Ultra Basic PMOS LDO Circuit Question

Thread Starter

musclesbenz

Joined Oct 14, 2016
4
Hello,

I have a gap in my knowledge that I'm having trouble bridging.

In a topology like this one:
1618345668064.png

Figure 2 from: https://e2e.ti.com/blogs_/b/powerhouse/posts/ldo-basics-dropout

This is what I currently believe:
1. When the positive input to the opamp is higher then Vref, the output of the opamp will be high.
2. When the output of the opamp is high, the mosfet will conduct
3. When the mosfet is conducting, the voltage at Vout will increase
4. When the voltage at Vout increases, the voltage at the positive terminal of the opamp will increase, resulting in an unstable system (since we are trying to drive the difference between opamp + and - terminals to zero).

Apparently I am wrong, according to the article, and according to the modeling I've done in Multisim.
What am I missing?
 

Papabravo

Joined Feb 24, 2006
15,710
The opamp is open loop. there is no feedback. The output essentially has only has two values:
  1. As close to the positive rail as possible. This may, depending on the opamp, be several volts below the positive rail
  2. As close to the negative rail, ground, as possible. This may, depending on the opamp be several hundred millivolts above the negative rail.
If either input, Vref or the voltage at the junction of R1 and R2 is outside the common mode range there can be an inversion of the amplifiers normal behavior.

We need more information:
  1. What are you trying to do?
  2. What opamp are we talking about
 

Thread Starter

musclesbenz

Joined Oct 14, 2016
4
Thanks for answering. I'm only trying to understand the behavior of a Enhancement mode PMOS Low Drop Out circuit within the common mode range.

According to my (likely faulty) understanding, the circuit does not perform as a LDO voltage regulator, as it does not regulate the output to any specific value.

I don't have specific opamps in mind, as that would add unnecessary additional complexity. (Wouldn't it?)


Edit:
If the positive input of the opamp is already too high (according to my original post's example), the mosfet resistance should increase, causing the current to lower. This would reduce the positive input of the opamp voltage and regulate the output as desired, but if my understanding is correct, the mosfet resistance is going low, causing high current instead.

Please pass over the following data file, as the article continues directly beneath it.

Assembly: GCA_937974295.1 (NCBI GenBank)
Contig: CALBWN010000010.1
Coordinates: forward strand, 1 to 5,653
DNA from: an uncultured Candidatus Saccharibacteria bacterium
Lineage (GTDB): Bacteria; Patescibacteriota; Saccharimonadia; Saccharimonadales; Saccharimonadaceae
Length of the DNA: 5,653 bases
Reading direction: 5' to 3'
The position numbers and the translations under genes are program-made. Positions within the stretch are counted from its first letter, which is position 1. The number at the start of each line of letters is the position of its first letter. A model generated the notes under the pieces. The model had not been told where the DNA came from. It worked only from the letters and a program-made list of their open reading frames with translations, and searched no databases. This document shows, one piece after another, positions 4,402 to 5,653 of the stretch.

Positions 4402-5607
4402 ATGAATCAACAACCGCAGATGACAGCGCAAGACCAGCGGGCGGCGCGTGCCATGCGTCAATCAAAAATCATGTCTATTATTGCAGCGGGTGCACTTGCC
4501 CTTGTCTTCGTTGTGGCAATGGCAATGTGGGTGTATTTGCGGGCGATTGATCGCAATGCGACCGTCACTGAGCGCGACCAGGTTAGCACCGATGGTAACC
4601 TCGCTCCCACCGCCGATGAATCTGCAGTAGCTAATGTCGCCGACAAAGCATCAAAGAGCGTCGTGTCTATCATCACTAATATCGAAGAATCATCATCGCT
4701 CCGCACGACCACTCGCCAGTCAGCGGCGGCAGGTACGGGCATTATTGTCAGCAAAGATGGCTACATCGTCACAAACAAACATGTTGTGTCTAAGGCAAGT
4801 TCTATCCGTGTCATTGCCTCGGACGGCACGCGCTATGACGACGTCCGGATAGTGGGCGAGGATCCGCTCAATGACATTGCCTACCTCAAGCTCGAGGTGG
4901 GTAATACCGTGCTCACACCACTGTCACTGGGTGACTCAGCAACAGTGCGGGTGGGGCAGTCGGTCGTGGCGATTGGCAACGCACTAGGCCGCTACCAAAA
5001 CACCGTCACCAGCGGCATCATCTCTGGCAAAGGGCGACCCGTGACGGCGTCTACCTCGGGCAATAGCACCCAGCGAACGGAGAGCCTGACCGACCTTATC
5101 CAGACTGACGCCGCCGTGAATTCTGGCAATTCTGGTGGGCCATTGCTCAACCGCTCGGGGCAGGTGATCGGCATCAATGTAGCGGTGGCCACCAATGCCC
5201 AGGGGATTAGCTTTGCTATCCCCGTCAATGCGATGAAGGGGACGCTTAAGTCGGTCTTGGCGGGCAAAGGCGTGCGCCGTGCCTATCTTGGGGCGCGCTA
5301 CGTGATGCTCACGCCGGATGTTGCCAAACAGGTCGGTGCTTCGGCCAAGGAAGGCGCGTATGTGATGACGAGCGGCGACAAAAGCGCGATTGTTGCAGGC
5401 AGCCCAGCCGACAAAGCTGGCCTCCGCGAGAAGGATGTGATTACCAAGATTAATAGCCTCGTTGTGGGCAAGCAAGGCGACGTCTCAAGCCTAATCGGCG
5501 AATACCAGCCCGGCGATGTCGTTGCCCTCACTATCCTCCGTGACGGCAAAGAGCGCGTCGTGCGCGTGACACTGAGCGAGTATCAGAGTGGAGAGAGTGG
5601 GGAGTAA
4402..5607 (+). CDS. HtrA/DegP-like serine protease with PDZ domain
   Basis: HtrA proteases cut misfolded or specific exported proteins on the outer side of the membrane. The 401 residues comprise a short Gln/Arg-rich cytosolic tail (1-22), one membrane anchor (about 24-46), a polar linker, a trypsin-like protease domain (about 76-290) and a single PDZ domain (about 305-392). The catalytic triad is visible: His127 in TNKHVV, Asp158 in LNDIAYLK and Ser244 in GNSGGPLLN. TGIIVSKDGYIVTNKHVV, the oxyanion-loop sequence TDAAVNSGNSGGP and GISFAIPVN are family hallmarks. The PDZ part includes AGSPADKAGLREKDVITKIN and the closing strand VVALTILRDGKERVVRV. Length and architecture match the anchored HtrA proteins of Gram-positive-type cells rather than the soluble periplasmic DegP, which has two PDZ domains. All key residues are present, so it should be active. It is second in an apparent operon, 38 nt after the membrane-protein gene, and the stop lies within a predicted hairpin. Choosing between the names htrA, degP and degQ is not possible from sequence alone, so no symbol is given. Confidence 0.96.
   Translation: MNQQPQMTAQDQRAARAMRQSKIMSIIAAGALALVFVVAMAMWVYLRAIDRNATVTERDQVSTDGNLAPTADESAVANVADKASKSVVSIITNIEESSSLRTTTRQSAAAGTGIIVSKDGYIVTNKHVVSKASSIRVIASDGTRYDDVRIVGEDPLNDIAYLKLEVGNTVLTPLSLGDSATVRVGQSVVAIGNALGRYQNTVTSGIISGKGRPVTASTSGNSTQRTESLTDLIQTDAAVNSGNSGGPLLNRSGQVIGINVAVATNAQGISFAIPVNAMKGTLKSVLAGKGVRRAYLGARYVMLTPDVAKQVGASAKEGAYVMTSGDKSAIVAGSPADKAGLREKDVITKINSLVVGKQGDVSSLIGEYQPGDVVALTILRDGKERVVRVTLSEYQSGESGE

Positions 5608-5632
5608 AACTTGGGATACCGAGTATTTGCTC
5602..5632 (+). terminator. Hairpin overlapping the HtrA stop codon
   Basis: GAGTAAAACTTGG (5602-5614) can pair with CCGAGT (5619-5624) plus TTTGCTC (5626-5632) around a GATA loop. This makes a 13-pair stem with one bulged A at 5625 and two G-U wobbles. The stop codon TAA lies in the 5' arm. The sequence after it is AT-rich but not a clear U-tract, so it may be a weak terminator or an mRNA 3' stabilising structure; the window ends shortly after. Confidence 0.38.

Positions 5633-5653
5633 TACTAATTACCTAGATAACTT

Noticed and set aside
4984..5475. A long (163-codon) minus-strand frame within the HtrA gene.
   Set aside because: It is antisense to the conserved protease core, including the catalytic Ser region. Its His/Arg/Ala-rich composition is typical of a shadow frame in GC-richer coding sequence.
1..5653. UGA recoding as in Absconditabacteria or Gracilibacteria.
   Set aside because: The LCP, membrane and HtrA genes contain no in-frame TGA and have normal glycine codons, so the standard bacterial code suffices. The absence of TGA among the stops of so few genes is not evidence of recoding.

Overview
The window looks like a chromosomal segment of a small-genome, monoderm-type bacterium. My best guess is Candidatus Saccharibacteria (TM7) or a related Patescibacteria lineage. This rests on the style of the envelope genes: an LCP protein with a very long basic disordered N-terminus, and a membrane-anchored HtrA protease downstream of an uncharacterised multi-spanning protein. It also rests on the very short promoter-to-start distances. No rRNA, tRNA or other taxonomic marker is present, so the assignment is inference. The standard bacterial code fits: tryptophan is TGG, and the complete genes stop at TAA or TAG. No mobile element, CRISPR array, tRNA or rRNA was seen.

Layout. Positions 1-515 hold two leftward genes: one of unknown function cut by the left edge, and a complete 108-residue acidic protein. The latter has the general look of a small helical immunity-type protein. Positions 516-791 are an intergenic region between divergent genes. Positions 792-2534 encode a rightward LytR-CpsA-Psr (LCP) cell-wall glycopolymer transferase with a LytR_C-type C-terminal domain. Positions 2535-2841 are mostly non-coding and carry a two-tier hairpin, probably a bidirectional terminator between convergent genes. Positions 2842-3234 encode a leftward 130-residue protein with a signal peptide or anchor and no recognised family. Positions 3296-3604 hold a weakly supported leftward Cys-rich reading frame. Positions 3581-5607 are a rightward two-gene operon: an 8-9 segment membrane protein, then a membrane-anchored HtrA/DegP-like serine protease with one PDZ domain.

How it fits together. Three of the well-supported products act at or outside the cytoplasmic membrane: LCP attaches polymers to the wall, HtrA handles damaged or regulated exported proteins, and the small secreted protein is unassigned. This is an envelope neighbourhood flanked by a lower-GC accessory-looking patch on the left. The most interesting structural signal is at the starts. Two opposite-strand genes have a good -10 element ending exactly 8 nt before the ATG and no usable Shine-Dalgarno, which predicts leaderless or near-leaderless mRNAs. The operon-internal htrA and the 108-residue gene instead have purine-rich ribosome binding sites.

Last edited:

click_here

Joined Sep 22, 2020
93
>2. When the output of the opamp is high, the mosfet will conduct

It is a P channel, so it is the other way around

So basically, when the voltage gets larger than a certain value, the mosfet turns off.

You'd usually have a cap on the output to smooth the rise/fall time

We have a circuit at my work that has been used since the 90s which uses this technique to regulate the output voltage, and a very similar way to regulate max current.
 

Papabravo

Joined Feb 24, 2006
15,710
>2. When the output of the opamp is high, the mosfet will conduct

It is a P channel, so it is the other way around

So basically, when the voltage gets larger than a certain value, the mosfet turns off.

You'd usually have a cap on the output to smooth the rise/fall time

We have a circuit at my work that has been used since the 90s which uses this technique to regulate the output voltage, and a very similar way to regulate max current.
The opamp in your circuit is in a closed loop configuration. Is that correct?
 

click_here

Joined Sep 22, 2020
93
>OK if bang-bang control is what you want, it's not for me to throw stones.

lol - I like that description

It needs to have a cap on the output, but it works quite well.
 

Thread Starter

musclesbenz

Joined Oct 14, 2016
4
>2. When the output of the opamp is high, the mosfet will conduct

It is a P channel, so it is the other way around

So basically, when the voltage gets larger than a certain value, the mosfet turns off.

You'd usually have a cap on the output to smooth the rise/fall time

We have a circuit at my work that has been used since the 90s which uses this technique to regulate the output voltage, and a very similar way to regulate max current.
Ok. So we have targeted my misunderstanding. Thank you both for your speedy and helpful replies.

According to this table:
(from https://www.electronics-tutorials.ws/transistor/tran_7.html)
1618352437037.png

The mosfet does not conduct when Vg-Vs is greater than zero.

When the opamp output (aka Vg) is high, the voltage Vin (aka Vs) is lower such that Vg-Vs>0 and therefore the mosfet does not conduct.

Thank you!
 

crutschow

Joined Mar 14, 2008
26,969
The original circuit has negative feedback due to the phase reversal from the MOSFET which will allow the circuit to regulate the output voltage to Vref times the attenuation from resistors R1 and R2.
But it will require some added compensation because the of the added MOSFET gain to the loop which will likely cause instability if not compensated.
 
Last edited:

Papabravo

Joined Feb 24, 2006
15,710
It needs to have a cap on the output, but it works quite well.

I suppose that might qualify as "compensation", but a comparator just doesn't seem like the right component for the job. Something like a gain stage with a limiter would be more like it. How does this scheme work with load transients?
 

click_here

Joined Sep 22, 2020
93
>How does this scheme work with load transients?

It only has one type load - Its purpose is a CC-CV charger for a very specific battery.

This is also only one part of the circuit - When you see how the current limiting is done, the choice of circuit makes sense.

Unfortunately I can't be sharing my company's IP, but it is a nice way of doing it - It has literally been used for decades.
 
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